• Try to generalize rather than use personal examples. Examiners consider using personal examples in Part 3 as a weakness because it means you can't express your thoughts about abstract ideas.

  • Ask the examiner to clarify. It's perfectly acceptable to ask the examiner to rephrase or repeat the question, e.g. "Sorry! I didn't quite catch that. Could you please rephrase it (explain it or repeat it)?"

  • Buy yourself time to think if a question is challenging. Use some of the following phrases:  "Actually, that is something I've never thought about before, but.../I don't really know much about that, but..."

Part 3 Sample Questions and Answers

To familiarize yourself with Part 3 of the IELTS Speaking Exam, listen to the audio below.

The candidate answers the questions below:

  • In Switzerland, what kind of possessions do you think give status to people?

  • What do you think of this way of thinking, that I need to have a car or certain clothes to show my status?

  • Do you think this will change? In the future, will cars and designer clothes be status symbols in the same way?

Access a transcript of the audio clip above: IELTS Practice Speaking Exam Part 3

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Read the question below and choose the best response:

"Do you think ads have an impact on what people buy?"

A. "Yes, I think ads have a huge impact on what people buy. For example, I once saw an ad for a new brand of sneakers, and even though I already had a perfectly good pair of sneakers, I went out and bought the new ones because the ad made them look so cool."

B. "Definitely, ads have a profound influence on people's purchasing decisions. Now, the increasing use of social media and targeted advertising has enabled advertisers to create highly personalized and relevant messages that appeal to specific groups of people."

C. "Yes, ads have an impact on what people buy. Ads influence people's decisions. They make people want to buy things."


Choose the most effective response:

General Tips to Improve Your Speaking Skills for the Exam

Improve Your Vocabulary

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  • Think in English instead of translating from your native language.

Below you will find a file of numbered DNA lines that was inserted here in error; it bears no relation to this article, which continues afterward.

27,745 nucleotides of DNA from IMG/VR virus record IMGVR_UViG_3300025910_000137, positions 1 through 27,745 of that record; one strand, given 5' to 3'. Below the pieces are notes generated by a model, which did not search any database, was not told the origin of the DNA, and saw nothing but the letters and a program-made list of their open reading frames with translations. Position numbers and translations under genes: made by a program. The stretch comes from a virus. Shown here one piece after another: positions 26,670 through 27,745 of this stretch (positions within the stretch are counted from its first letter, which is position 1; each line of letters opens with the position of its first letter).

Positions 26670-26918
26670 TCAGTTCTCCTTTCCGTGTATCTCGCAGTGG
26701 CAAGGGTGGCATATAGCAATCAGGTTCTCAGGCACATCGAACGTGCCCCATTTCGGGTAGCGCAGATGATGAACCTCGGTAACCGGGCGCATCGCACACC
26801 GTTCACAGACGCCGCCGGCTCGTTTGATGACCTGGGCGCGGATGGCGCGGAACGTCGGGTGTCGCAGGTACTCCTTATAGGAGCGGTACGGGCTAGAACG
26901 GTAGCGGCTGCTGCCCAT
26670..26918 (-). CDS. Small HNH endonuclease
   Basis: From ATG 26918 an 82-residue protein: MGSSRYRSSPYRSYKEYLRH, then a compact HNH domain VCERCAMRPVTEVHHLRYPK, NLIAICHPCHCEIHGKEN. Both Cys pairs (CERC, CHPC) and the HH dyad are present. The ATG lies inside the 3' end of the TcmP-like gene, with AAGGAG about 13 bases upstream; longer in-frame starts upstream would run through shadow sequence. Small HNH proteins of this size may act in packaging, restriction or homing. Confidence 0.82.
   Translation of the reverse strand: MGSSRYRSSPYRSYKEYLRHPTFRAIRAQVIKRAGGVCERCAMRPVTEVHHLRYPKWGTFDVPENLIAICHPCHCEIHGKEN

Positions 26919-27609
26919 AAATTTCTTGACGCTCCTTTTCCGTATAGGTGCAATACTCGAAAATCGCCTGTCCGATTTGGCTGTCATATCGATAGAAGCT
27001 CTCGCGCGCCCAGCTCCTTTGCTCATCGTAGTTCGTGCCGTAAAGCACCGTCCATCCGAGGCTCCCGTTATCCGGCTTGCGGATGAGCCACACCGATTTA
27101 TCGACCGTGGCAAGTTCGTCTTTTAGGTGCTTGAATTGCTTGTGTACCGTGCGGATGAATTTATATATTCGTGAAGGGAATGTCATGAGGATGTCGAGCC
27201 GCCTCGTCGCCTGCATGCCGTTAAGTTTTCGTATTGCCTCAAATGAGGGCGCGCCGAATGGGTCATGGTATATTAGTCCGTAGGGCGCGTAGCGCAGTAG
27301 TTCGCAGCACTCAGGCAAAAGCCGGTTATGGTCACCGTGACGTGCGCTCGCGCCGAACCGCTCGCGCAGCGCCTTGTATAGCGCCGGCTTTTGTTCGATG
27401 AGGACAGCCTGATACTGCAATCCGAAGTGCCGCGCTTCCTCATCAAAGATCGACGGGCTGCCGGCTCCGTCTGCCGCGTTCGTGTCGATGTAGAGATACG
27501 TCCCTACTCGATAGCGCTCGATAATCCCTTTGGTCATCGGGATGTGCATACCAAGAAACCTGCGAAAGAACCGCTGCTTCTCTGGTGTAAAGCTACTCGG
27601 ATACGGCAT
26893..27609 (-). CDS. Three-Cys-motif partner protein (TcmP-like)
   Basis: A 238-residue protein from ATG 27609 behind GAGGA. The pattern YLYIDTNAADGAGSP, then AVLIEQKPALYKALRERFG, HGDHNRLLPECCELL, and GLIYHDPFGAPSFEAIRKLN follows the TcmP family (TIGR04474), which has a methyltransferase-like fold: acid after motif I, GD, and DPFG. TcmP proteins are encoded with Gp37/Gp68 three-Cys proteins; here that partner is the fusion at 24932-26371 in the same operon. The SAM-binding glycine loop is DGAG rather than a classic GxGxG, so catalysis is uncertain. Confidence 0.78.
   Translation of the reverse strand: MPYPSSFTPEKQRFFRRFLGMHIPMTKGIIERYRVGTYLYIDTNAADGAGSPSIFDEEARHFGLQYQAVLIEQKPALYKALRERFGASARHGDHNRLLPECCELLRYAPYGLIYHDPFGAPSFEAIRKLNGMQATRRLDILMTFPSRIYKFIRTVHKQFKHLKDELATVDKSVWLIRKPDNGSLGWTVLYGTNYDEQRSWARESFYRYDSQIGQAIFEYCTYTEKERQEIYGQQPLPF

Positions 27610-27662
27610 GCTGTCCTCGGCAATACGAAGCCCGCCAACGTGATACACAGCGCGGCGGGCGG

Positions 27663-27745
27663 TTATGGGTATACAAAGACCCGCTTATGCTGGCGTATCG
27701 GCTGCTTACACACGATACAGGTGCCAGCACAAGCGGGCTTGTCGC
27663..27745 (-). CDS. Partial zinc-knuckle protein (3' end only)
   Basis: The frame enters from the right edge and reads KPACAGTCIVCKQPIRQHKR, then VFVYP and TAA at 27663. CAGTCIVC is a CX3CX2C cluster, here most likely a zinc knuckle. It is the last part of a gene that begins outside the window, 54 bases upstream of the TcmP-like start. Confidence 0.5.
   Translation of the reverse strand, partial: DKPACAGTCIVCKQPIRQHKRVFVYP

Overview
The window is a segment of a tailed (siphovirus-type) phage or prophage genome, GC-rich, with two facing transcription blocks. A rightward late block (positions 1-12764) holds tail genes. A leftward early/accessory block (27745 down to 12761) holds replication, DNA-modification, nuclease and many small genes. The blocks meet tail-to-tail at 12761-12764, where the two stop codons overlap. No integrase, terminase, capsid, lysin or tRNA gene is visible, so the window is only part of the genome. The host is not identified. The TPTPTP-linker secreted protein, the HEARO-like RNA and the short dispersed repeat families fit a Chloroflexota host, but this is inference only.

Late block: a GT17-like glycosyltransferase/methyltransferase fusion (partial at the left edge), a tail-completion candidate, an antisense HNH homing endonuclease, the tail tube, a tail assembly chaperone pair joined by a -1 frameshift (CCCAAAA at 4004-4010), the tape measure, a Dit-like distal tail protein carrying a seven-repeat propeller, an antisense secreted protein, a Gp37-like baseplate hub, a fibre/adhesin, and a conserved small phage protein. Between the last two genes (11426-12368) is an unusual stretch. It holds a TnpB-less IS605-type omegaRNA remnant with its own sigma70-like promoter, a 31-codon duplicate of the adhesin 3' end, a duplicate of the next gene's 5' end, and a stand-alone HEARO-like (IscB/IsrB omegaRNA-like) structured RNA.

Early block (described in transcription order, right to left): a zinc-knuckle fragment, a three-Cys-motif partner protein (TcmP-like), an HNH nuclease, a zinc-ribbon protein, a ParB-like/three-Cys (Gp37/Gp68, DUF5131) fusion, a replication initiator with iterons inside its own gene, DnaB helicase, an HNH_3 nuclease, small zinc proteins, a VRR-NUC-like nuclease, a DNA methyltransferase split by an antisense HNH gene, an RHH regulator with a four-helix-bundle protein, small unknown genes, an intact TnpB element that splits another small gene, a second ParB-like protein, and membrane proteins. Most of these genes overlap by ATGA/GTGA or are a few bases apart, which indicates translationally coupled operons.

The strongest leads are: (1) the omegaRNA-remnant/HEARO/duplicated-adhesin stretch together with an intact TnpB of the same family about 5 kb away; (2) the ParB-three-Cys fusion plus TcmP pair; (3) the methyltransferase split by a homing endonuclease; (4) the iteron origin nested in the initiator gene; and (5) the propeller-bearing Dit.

• Take notes in English to build fluency and confidence in the language.

  • Use a monolingual dictionary that provides definitions and explanations in English to expand your vocabulary.

  • Learn collocations and idioms instead of just words. It will make you sound more fluent and natural.

Improve Your Grammar

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  • Practice using advanced and complex grammatical structures. This page suggests some useful grammatical structures.

  • Learn from your mistakes. Understand the correct grammar rule and practice using it correctly.

  • Use online resources to help you improve your grammar. This page gives an overview of all the verb tenses.

Improve Your Pronunciation

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  • Ask a teacher or a tutor to identify the problematic sounds for you to work on them. Some people have trouble with pronouncing /p/ and /b/ or /l/ and /r/. 

  • Speak clearly and at an appropriate pace. Avoid speaking too fast or too slow. Use natural pauses and don't rush through your responses.

  • Be yourself. Don't try to sound like someone else or use language that is too formal or unnatural for you. 

On the Day of the Exam

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  • Make sure you get enough sleep the night before your exam so that you're well-rested and alert.

  • Have a healthy and balanced breakfast that will give you the energy you need to focus during the exam.

  • Plan to arrive at the exam center early so that you have plenty of time to check in and get settled before the exam begins.

  • Listen to English only from the moment you wake up on the day of the exam as a warm-up exercise.

Take Action

A test taker answering IELTS speaking questions. The text reads,

To become comfortable with the exam format and improve your speaking skills, you need to practice frequently.